reach the goal of the "right" perspective. In a general sequence:
- Understand the strategic vision regarding target markets and customer
characteristics. Developing answers to some questions may catalyze a fresh
definition of product families. Among them:
- What sector of the "To-Order"
spectrum will the company tackle?
- To what degree are customers sophisticated
and knowledgeable about what they need in a customized product?
- What will
be most effective for customers using the configurator software:
feature/option selection? - a needs analysis approach? - or combinations of
both? - in a guided selling mode?
- What are the customer's delivery
- Define and decide on the important factors in product family
and model development, considering the customer level of product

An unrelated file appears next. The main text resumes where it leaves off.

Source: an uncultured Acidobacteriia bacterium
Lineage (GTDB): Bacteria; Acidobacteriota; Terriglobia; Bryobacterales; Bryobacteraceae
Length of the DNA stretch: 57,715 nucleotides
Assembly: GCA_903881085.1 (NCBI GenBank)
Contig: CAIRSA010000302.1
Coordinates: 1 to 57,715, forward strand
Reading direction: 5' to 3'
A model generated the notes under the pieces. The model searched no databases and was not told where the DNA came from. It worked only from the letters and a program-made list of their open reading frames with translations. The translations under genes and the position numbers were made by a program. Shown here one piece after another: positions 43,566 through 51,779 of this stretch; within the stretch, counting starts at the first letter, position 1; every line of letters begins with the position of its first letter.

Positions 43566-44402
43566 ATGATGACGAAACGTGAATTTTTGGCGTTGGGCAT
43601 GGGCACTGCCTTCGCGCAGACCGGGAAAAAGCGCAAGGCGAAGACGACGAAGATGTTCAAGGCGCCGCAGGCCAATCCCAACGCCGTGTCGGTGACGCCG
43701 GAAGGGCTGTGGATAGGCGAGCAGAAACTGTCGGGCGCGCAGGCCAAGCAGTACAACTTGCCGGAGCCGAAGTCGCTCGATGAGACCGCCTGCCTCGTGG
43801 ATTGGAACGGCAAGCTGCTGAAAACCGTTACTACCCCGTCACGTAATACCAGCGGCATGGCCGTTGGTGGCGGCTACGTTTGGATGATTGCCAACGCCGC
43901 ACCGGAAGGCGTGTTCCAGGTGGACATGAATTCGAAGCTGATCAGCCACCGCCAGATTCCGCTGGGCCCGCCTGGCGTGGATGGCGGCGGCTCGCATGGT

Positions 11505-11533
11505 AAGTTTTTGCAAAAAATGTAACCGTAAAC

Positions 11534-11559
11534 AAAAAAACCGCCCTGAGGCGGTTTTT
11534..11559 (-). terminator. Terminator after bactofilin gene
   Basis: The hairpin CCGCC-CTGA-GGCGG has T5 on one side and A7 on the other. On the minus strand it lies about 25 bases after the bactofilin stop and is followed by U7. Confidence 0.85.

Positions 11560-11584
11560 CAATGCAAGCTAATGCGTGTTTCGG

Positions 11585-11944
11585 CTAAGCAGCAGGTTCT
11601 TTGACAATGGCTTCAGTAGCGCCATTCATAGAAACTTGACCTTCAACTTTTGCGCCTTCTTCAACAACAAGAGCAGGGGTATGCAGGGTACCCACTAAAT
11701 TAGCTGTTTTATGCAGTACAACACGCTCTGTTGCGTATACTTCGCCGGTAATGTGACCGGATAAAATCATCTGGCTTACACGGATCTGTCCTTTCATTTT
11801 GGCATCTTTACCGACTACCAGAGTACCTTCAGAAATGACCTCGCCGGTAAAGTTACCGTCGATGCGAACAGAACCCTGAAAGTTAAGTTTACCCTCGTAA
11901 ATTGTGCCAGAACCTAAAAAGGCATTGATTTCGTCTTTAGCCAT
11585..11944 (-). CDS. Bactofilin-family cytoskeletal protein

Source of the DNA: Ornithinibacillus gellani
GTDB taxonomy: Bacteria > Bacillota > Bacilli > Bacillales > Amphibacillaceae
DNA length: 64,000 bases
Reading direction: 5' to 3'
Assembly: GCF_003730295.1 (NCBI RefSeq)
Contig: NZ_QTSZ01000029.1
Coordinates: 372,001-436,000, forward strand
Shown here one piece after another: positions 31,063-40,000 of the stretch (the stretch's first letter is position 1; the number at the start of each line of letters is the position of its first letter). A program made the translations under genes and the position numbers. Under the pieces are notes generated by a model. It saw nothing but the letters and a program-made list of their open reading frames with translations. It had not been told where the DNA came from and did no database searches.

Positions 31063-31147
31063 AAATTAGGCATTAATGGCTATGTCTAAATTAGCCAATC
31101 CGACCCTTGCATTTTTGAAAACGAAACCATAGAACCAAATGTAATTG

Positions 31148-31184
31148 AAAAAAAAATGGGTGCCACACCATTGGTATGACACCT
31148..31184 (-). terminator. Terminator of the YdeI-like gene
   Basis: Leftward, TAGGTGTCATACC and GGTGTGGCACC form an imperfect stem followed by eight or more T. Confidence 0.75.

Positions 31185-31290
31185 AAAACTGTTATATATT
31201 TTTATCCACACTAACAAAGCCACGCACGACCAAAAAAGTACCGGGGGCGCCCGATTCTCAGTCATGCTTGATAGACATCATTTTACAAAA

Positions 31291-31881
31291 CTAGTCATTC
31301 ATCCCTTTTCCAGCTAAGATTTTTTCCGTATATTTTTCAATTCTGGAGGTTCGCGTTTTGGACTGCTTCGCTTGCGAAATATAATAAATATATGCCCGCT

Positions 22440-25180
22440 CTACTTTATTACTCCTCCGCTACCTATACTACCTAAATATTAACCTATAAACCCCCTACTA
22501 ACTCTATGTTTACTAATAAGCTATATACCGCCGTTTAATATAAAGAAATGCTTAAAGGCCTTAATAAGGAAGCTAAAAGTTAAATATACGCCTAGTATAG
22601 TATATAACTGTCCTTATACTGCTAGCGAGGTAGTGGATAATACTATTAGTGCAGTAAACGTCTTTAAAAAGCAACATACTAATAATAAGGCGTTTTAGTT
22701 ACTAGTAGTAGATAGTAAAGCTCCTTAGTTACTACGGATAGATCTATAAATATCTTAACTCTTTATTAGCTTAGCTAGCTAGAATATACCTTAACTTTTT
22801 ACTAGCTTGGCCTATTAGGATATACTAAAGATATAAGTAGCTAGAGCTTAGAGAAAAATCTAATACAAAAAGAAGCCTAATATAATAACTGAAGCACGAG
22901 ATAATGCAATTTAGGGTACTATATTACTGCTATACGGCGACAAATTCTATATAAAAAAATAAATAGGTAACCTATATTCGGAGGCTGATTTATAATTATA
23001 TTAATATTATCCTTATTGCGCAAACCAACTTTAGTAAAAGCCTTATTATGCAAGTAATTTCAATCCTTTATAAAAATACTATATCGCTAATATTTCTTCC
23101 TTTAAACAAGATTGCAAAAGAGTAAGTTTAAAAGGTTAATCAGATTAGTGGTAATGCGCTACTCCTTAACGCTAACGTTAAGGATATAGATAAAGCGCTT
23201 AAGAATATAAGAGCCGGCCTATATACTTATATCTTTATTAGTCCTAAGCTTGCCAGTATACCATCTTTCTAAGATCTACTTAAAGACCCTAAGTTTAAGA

knowledge/expertise, product complexity and anticipated levels of
maintenance; then set priorities and balance the trade-off decisions.
- Visualize and evaluate the possible new or revised product family groupings. The
two extremes in product family definitions too few high-level product families
or too many product families will both result in unnecessary maintenance
time and cost.
- Do not let product configuration exceptions rule. This
can distort the design effort and be time consuming.
- Recognize that
there will be an inflection point (where the value is still increasing, but
at a reduced rate); for example, increasing flexibility in future model
maintenance is a desirable capability. On the other hand, too much
flexibility will complicate maintenance.
- Review the evolving
perspectives and recommended choices of proposed new product families with
users and top management to gain approval before expending additional design
effort and incurring costs.
- Create new product families; prototype one or
two to test for customer usability and maintenance considerations.
project team must accept the reality that attaining the "right" level of
perspective for new product families and configuration processes is not a once